McCullough said no human deserves to be treated the way her son had following the stabbing assault. Based on information provided to The Herald, it was reported that the injured inmates “are still receiving medical treatment for serious injuries.” McCullough said that report was wrong.
“He was transported to the hospital to be ‘checked on’ and returned back to the jail that night,” she said. “No one provided me any details of his injuries as I called the jail, the sheriff and the hospital. I was able to briefly see my son the next day. He was not walking on his own, and he was in extreme pain. He felt his life was still in danger, so I tried reaching out to the jail and other authorities. I did not get anywhere with anybody.”
McCullough said she decided to bond her son out of jail on Oct. 4. He was being held on armed robbery charges, but she said her son has not been indicted and has not appeared before a judge yet.
When McCullough arrived to take her son home, she said she was shocked by what she encountered.
“He was carried out by a guard, still not being able to walk on his own,” she said. “After getting him home, I had to bathe my son who still had blood on him from the incident. He had not been helped to bathe or clean himself up. He also had no medications to prevent possible infections and no prescribed pain medications.”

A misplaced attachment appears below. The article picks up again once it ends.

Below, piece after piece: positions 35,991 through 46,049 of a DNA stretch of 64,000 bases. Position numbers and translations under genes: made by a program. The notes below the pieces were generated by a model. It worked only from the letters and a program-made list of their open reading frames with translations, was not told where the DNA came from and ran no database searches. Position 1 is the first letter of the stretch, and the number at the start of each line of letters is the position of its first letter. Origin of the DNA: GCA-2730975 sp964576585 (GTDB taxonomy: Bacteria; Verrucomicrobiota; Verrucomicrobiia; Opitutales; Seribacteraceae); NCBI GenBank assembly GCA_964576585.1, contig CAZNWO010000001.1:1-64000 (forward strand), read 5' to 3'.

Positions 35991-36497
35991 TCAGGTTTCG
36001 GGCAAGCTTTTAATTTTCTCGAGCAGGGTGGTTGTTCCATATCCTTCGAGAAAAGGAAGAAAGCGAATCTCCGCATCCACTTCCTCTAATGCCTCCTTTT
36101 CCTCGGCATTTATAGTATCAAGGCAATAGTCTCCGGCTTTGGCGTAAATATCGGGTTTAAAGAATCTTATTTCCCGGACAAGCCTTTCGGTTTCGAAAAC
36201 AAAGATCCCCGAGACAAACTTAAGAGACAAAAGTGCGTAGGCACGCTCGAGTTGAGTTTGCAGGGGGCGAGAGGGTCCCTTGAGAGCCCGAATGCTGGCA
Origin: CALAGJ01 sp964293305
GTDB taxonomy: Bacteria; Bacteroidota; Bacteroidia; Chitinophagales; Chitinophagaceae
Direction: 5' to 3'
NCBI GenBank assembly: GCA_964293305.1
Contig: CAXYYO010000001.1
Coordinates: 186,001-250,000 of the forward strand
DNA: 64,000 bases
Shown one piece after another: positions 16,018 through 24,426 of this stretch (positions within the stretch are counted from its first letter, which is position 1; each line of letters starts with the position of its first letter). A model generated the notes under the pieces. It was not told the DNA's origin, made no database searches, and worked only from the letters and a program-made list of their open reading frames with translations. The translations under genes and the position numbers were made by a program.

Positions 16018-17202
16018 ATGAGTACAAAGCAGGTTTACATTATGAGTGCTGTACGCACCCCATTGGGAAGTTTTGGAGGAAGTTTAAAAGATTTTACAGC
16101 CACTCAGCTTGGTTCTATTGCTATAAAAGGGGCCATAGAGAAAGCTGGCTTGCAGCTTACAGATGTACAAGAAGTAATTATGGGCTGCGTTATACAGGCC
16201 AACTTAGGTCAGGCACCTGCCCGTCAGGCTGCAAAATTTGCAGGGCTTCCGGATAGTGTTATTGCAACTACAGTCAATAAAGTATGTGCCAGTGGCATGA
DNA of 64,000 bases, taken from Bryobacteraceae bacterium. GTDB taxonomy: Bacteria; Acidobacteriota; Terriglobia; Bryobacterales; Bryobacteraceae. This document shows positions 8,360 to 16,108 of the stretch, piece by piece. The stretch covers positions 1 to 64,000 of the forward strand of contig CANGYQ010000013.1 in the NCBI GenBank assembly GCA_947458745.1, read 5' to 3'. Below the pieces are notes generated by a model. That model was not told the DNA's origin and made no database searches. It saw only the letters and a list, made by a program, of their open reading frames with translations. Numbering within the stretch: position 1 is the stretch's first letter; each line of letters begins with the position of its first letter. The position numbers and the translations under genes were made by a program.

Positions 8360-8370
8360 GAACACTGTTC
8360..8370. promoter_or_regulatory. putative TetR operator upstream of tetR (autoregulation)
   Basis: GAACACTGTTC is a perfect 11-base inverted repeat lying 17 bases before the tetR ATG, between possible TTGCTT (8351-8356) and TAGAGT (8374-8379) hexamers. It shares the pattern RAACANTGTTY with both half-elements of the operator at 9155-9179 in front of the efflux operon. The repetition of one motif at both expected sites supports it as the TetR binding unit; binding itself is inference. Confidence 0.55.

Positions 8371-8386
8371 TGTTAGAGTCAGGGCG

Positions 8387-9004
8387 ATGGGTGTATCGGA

Terry Gann, chief deputy with the Yazoo County Sheriff’s Department, said narcotics are not provided to county jail inmates. He also said that jail employees are supposed to be provided medical treatments, such as antibiotics, diagnosis and other needs, by the responding medical staff to be given to the inmate.
McCullough said after spending the first night at home, her son was in so much pain that she took him to the University of Mississippi Medical Center in Jackson the next morning. It was there that he was diagnosed with a spinal cord contusion and puncture and could require surgery. As of press time, he remained in the hospital.
Gann also told The Herald that the recent assault remains under investigation. But he said the investigation does become a lengthy process because he must rely heavy on video surveillance.
“It is very difficult to get the inmates to give statements to us, so we have to rely on reading between the lines and video surveillance,” Gann said. “It is a slow-going process, but there will be charges. Several of the inmates who were in the yard during the time of the attack could be charged with accessory. And Tommy White Jr., an inmate, is also being investigated with his role in the incident so he could also be facing more charges.”